By Adam Bicksler
In the middle of October, I had the pleasure of attending San Diego’s very own Comic Fest. In its third year, “the San Diego Comic Fest is the friendly comic convention with a casual atmosphere and an intimate scale that allows fans to mingle directly with professionals and exhibitors. It’s the place where you can indulge your love of comics, science fiction, and films, and meet an outstanding array of professional creators without high-priced tickets, crowding, or long lines.” This is not meant to be a dig at Comicon, merely a draw to attract con-goers.
While the entire Comic Fest was a fantastic experience, one panel particularly stood out to me. Professor Ajani Brown from SDSU’s Africana Studies Department presented on a burgeoning field in academia, that which he has dubbed “ethno-horror,” specifically, the treatment of people of color in horrific situations in the context of comics/graphic novels, film, and literature. Professor Brown has created guidelines to identify what is considered ethno-horror. They are as follows: The focal point must be a protagonist or community of a certain ethnic group AND include at least one of the following: The media in question (comics/graphic novels, TV shows, movies, novels, etc.) must display a social issue, specific to the ethnic group. For example, the comic “Feeding Ground” by Chris Mangun and Swifty Lang, focuses on the maquiladoras that border Texas and Mexico. An historical event, specific to the ethic group, must be referenced and be central to the story. The aforementioned comic discusses the issue of immigration.
The story provides the expression of a mythology/folklore or religion, specific to the ethnic group. In “Voodoo Child” by Selwyn Seyfu Hinds, the religion and rituals of Vodun, a West African religion, plays a strong part in the plot of the comic. And finally, the last guideline would be to include other cultural markers that identify the ethnic group. Think signifiers, that is, what one would normally associate with a specific ethnic group.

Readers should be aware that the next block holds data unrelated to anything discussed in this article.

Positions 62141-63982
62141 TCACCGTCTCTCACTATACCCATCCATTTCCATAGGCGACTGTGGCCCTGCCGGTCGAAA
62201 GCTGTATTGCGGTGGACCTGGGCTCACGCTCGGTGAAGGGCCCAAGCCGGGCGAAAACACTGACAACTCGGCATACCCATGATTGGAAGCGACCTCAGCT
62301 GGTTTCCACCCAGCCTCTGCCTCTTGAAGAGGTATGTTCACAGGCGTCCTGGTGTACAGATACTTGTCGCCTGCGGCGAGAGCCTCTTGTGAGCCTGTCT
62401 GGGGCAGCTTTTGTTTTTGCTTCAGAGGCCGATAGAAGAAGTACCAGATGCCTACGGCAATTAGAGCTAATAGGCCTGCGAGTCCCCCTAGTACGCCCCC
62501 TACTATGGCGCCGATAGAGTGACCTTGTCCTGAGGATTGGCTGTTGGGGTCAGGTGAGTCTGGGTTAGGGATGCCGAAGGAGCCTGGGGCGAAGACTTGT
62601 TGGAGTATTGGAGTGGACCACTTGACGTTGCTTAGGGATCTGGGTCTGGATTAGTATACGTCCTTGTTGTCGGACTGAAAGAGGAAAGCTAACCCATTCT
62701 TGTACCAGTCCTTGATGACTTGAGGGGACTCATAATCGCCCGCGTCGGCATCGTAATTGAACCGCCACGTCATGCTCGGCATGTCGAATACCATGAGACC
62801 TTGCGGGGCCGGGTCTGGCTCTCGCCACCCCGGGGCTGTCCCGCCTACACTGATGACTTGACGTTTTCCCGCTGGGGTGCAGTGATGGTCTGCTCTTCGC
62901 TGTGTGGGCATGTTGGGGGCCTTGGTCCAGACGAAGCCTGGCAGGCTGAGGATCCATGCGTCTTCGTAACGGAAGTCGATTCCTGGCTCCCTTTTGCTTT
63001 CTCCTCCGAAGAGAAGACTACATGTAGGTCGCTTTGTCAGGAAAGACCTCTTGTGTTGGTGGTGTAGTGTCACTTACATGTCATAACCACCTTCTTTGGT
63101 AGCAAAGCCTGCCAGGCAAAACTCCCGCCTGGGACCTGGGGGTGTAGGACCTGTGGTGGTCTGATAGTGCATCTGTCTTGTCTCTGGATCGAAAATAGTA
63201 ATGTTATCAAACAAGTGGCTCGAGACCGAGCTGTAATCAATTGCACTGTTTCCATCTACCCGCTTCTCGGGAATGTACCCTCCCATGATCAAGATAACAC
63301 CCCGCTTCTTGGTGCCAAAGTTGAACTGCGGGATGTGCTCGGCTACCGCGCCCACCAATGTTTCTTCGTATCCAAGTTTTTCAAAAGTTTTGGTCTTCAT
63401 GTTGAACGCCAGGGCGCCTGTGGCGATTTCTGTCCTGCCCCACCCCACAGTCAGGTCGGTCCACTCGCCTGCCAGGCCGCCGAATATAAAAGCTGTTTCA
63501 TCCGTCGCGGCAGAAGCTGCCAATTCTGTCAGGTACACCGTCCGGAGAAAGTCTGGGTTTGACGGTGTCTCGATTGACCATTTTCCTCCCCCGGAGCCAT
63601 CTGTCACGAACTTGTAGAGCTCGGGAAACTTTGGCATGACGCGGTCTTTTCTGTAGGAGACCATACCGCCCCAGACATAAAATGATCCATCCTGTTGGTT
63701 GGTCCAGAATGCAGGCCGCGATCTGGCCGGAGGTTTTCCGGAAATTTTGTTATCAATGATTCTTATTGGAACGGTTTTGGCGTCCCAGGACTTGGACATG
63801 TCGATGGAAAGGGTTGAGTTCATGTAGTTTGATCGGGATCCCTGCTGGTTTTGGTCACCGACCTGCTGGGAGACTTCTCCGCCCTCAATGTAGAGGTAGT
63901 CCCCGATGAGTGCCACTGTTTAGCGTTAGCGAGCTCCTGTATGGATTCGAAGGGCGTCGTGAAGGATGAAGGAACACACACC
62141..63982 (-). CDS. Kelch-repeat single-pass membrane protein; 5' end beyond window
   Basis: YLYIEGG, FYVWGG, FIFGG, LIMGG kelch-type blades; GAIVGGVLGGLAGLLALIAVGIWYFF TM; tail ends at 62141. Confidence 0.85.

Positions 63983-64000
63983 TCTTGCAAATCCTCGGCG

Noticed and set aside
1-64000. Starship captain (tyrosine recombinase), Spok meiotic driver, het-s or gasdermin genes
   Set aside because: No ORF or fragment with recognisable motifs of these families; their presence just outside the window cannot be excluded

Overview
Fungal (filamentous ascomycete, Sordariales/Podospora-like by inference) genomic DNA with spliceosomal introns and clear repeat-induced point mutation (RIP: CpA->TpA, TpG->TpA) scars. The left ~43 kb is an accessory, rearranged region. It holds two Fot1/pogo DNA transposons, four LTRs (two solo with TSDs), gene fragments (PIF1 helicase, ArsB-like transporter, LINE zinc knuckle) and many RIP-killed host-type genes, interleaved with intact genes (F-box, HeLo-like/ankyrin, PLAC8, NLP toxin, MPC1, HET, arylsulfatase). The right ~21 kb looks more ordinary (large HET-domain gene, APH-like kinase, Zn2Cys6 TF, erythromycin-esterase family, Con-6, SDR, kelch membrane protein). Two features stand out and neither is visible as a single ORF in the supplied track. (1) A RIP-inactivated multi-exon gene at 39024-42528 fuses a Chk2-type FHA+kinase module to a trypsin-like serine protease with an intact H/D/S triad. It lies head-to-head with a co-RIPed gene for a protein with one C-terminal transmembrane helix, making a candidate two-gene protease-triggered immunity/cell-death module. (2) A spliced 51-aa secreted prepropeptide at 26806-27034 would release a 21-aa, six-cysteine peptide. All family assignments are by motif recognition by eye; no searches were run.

The discussion about the topic at hand was immensely interesting: it ranged from the 1970s movie Blacula to Octavia Butler’s novel Fledgling as well as the aforementioned comics “Feeding Ground,” a border tale, by Chris Mangun and Swifty Lang and “Voodoo Child” by Selwyn Seyfu Hinds, which focuses on the character Dominique Laveau, descendant of Voodoo priestess Marie Laveau.
Personally, I learned a lot from this panel. The topic is relevant to today’s society more than ever and everyone can take something home from a discussion like this. Works by people of color in our predominantly heterosexual, white male curriculum is often times swept under the rug. What makes the literature of heterosexual, white men more “literature” than the works of black men, females, or queer people of color? Why do we categorize equally important works, such as Ralph Ellison’s Invisible Man, by the ethnicity or sexuality of the author (e.g. African American Literature, Queer Literature)? Ethno-Horror explores these questions and more.
If you’re a fan of comics, science fiction, cultural studies and a whole host of other topics, I would highly recommend attending next year’s Comic Fest which promises to be even bigger and better than ever.
Information on the Comic Fest can be found HERE.
An interview with Professor Brown can be found HERE.